Prevalence and Neonatal Factors Associated with Autism Spectrum Disorders in Preterm Infants

ArticleinThe Journal of pediatrics 164(1) · October 2013with39 Reads
Impact Factor: 3.79 · DOI: 10.1016/j.jpeds.2013.09.021 · Source: PubMed
Abstract

To determine the prevalence of autism spectrum disorders (ASD) across gestational age, examine the risk of ASD by gestational age controlling for other risk factors, and identify potential risk factors in the neonatal intensive care unit. A retrospective cohort of infants born at ≥24 weeks between January 1, 2000, and December 31, 2007 at 11 Kaiser Permanente Northern California hospitals (n = 195 021). ASD cases were defined by a diagnosis made at a Kaiser Permanente ASD evaluation center, by a clinical specialist, or by a pediatrician. Cox proportional hazards regression models were used to evaluate the association between gestational age and ASD as well as potential risk factors in the neonatal intensive care unit and ASD. The prevalence of ASD in infants <37 weeks was 1.78% compared with 1.22% in infants born ≥37 weeks (P < .001). Compared with term infants, infants born at 24-26 weeks had an adjusted hazard ratio (HR) for a diagnosis of ASD of 2.7 (95% CI 1.5-5.0). Infants born at 27-33 weeks (adjusted HR 1.4, 95% CI 1.1-1.8) and 34-36 weeks (adjusted HR 1.3, 95% CI 1.1-1.4) were also at increased risk. High frequency ventilation and intracranial hemorrhage were associated with ASD in infants < 34 weeks. ASD was ∼3 times more prevalent in infants <27 weeks compared with term infants. Each week of shorter gestation was associated with an increased risk of ASD. High frequency ventilation and intracranial hemorrhage were associated with ASD among infants <34 weeks.

    • "There is little consensus regarding behavioral problems that are strongly associated with the presence of cognitive impairment, but most studies show an increased psychiatric risk of inattention-hyperactivity , autism and social problems even after adjusting for cognitive function232425 . Lower gestational age is an independent risk factor of autism spectrum disorders, with prevalence by 3 fold in infants < 27 weeks compared with term infants [26]. Hack et al. found that 4% of extremely low birth weight infants had positive screening prevalence for autism spectrum disorder at 8 years of age [27]. "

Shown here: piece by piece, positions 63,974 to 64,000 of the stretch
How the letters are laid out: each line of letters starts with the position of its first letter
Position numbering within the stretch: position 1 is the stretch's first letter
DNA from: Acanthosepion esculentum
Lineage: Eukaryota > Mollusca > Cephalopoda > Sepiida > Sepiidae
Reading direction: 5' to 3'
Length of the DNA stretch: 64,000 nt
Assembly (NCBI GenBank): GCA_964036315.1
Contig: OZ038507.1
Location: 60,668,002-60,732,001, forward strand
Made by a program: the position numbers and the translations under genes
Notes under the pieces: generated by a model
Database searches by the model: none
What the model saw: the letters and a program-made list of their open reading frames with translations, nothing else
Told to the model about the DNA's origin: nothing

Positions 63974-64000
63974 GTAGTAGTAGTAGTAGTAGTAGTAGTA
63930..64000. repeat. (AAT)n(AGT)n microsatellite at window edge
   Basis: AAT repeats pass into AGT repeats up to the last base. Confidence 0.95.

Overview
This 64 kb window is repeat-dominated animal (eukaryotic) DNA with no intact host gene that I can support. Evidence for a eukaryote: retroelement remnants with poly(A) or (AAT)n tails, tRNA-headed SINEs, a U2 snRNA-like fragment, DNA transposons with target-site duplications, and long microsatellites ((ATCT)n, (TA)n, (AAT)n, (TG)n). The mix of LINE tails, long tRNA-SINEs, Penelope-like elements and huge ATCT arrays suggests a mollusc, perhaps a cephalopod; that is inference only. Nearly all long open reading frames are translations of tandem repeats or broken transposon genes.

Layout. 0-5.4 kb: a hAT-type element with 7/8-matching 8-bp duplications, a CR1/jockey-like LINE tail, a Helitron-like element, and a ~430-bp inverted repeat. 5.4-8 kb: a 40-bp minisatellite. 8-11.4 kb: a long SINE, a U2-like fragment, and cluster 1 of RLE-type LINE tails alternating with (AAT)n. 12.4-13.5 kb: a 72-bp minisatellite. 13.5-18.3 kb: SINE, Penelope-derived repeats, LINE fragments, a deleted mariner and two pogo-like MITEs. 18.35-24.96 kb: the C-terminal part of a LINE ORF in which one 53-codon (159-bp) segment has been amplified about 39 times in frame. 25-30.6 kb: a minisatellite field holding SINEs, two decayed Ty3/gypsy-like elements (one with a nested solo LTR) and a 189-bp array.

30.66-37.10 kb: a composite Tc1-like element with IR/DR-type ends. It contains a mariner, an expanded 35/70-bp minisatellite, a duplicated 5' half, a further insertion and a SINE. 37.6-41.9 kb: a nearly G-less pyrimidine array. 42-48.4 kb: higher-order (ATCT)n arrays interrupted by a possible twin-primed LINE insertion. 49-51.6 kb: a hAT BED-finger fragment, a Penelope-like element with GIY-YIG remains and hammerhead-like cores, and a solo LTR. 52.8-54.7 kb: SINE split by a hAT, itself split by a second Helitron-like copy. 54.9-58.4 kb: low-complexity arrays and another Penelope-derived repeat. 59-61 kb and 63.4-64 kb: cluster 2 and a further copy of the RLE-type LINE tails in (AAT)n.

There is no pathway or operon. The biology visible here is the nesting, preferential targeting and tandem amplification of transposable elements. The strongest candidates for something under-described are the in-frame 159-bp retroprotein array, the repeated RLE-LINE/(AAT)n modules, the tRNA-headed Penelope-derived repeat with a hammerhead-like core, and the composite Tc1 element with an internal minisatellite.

[Show abstract] [Hide abstract] ABSTRACT: With the recent advancement of antenatal intensive care and facilities for neonatal intensive care, the survival rate of preterm infants including extremely low birth weight infants has been significantly improved. Despite without structural disruption of the brain, the altered brain development might drive preterm infants to be prone to every neurodevelopmental disorder including cerebral palsy, cognitive impairment, language delays, behavioral disorders, and executive function deficit in school age. Many studies reported that preterm children had long-term inferiority among peers in the area of cognitive and academic performance. Follow-up studies of neurodevelopmental outcome in children born prematurely deserve clinical attention, not only to decrease morbidity related prematurity but also to achieve high quality of life of preterm infants. Recent studies have been focused on the cognitive and language outcome of preterm infants. The aim of this article was to clarify the impact and consequences of preterm birth and/or very low birthweight without major disabilities on brain development throughout childhood, focusing on cognition and language function.
    Full-text · Article · Jan 2016
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    • "Autism Spectrum Disorder (ASD) is characterized by persistent deficits in social interaction and communication as well as restrictive, repetitive patterns of behavior, interests or activities [American Psychiatric Association, 2013]. Survivors of very preterm (VP) birth (born <32 weeks' gestational age) are at increased risk of autism spectrum symptoms and disorder compared with termborn peers [Johnson et al., 2010; Kuzniewicz et al., 2014; Treyvaud et al., 2013]. Timely identification of ASD is critical because early intervention has been shown to be effective in decreasing impairments, and may result in more positive long-term outcomes [Bryson , Rogers, & Fombonne, 2003; Filipek et al., 1999]. "